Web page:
While Americans prepare to elect their next president on Tuesday, Egyptian Christians are leaving this Sunday's choice for their highest leader up to a higher power: God.
On November 4, one of three final candidates will succeed Pope Shenouda III, the beloved "pope of the Bible" who died in March, as the 118th patriarch of Egypt's Coptic Orthodox Church. But in contrast to the "group consensus" method used to select Roman Catholic popes, the casting of lots will determine whether Bishop Raphael of Cairo, Bishop Tawadros of Beheira, or Father Raphael Ava Mina, a monk from the Monastery of St. Mina near Alexandria, becomes the next spiritual leader of Egypyt's 8 million Orthodox Christians.
"It is easier to find biblical support for choosing by consensus than by lot," said Atef al-Gindy, president of the Evangelical Theological Seminary of Cairo. "But I have observed the sincerity and genuine desire of Orthodox leaders to conduct a process that is clean and according to the will of God, seeking his guidance."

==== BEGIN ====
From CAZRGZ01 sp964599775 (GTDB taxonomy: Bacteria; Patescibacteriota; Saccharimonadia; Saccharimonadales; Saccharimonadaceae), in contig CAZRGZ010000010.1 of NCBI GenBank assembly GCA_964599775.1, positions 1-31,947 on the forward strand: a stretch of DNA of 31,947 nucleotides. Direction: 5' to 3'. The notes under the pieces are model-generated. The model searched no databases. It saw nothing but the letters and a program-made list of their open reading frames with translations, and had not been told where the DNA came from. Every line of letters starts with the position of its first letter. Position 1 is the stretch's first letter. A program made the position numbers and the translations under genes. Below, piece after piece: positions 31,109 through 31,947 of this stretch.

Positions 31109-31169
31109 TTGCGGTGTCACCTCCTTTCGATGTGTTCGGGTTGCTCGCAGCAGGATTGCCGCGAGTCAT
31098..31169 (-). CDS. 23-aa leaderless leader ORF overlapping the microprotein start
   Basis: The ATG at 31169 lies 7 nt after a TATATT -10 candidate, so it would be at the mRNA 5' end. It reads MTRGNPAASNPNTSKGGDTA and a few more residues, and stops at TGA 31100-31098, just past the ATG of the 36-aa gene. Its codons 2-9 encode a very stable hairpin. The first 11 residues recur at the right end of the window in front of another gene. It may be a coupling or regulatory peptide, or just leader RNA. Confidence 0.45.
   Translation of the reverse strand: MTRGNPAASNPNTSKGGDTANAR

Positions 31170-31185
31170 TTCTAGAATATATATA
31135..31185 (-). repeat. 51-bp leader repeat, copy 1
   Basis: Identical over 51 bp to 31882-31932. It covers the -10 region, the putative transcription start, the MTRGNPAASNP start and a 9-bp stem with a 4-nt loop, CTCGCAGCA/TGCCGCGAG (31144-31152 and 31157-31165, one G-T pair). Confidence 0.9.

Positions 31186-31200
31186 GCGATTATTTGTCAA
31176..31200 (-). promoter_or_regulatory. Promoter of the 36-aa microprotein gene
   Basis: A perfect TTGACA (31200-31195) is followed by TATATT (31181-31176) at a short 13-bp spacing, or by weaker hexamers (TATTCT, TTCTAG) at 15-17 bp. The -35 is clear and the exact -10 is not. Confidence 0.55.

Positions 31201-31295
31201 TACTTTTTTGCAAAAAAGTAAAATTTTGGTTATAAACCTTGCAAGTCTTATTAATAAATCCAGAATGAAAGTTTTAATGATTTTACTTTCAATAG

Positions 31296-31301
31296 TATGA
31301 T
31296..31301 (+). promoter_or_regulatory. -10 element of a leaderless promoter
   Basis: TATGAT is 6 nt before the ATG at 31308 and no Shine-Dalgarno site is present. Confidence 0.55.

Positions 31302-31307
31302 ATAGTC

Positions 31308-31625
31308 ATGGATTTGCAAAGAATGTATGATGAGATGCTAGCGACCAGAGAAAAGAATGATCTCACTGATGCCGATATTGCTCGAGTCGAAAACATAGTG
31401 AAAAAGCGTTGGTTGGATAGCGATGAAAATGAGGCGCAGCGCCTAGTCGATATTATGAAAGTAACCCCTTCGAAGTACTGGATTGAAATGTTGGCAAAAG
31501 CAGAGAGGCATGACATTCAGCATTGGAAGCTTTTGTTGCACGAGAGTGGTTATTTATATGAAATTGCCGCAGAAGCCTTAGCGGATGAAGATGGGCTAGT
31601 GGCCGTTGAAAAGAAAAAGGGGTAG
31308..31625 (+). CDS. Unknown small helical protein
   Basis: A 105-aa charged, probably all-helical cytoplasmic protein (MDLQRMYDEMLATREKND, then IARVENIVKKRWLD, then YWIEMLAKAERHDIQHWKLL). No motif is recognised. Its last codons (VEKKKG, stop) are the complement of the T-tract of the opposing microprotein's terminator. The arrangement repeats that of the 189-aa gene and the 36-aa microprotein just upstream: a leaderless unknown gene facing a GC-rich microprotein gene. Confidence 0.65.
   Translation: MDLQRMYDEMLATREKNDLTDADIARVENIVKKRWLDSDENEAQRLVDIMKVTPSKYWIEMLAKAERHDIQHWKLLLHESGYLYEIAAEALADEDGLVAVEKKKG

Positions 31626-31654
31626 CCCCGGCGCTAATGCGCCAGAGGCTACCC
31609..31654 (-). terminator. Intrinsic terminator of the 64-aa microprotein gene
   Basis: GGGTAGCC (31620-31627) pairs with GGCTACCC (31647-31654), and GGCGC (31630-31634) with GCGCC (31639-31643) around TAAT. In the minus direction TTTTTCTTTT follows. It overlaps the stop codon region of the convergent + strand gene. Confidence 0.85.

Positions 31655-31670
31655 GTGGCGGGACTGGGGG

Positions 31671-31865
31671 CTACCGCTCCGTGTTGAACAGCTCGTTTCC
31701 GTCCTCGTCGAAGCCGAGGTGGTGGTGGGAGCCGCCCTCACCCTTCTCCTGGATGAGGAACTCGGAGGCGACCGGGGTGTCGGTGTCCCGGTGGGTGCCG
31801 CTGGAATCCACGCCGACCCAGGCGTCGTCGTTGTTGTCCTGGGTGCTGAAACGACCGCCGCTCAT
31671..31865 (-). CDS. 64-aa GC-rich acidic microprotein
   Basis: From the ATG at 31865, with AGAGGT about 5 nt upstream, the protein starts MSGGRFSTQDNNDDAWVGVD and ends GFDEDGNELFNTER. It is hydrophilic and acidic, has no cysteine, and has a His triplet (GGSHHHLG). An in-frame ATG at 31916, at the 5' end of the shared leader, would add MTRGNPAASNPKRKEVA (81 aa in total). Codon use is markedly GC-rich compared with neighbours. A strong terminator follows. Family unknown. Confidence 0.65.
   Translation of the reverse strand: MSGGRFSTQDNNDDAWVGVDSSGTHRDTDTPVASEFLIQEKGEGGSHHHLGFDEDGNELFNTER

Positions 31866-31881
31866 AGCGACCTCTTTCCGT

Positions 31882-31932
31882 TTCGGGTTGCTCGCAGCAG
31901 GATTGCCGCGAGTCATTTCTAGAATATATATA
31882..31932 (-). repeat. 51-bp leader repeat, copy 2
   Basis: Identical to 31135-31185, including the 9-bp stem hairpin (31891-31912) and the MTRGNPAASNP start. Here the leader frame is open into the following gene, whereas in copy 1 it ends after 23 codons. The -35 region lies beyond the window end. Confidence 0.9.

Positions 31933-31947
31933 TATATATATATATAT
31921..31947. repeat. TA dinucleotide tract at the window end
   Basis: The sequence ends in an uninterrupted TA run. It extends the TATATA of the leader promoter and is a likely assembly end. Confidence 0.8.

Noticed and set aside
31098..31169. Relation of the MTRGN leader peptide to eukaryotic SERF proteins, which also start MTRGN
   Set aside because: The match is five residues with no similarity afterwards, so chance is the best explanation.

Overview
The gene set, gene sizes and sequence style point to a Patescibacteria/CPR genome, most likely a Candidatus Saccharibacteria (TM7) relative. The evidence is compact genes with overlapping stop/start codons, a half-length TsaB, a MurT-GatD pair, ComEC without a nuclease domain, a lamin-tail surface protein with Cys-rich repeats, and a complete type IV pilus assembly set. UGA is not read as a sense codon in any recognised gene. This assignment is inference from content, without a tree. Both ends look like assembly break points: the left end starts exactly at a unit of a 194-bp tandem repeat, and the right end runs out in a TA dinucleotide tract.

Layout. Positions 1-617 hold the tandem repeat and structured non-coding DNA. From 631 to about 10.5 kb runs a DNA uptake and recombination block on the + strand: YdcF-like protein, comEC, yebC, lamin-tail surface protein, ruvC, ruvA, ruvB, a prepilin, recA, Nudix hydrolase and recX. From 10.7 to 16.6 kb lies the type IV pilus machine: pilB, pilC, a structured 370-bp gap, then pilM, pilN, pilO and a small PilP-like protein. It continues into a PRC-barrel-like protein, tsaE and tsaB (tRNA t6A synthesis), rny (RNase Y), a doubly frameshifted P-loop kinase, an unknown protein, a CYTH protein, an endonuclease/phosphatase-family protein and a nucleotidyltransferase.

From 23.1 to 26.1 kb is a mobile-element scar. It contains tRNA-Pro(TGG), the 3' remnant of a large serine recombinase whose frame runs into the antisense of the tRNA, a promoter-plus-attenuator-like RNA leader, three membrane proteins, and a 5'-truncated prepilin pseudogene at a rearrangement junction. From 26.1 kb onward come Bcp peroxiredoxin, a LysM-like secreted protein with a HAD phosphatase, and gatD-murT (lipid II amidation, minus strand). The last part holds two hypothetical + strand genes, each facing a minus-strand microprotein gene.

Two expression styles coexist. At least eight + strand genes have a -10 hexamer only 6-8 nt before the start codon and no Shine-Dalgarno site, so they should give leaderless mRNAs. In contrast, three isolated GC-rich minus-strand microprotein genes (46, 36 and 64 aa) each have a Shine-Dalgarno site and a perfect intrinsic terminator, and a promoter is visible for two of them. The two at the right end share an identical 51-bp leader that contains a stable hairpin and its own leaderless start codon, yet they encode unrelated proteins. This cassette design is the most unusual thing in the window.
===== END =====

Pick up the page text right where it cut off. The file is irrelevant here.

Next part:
The result has been an election campaign celebrated by Coptic Christians, more than 90 percent of whom are Orthodox. Their church traces its descent from the preaching of St. Mark, the Gospel writer.
A selection committee of 18 members—divided equally between laity and clergy—whittled the potential candidates from 17 down to five. Then more than 2,400 electors, also comprised of both laity and clergy, voted Monday for their choice of up to three candidates to advance to the final stage. The final choice is surrendered to God via holy lot, allowing a blindfolded child to select the winning candidate Sunday in an altar lottery at St. Mark's Cathedral ...1
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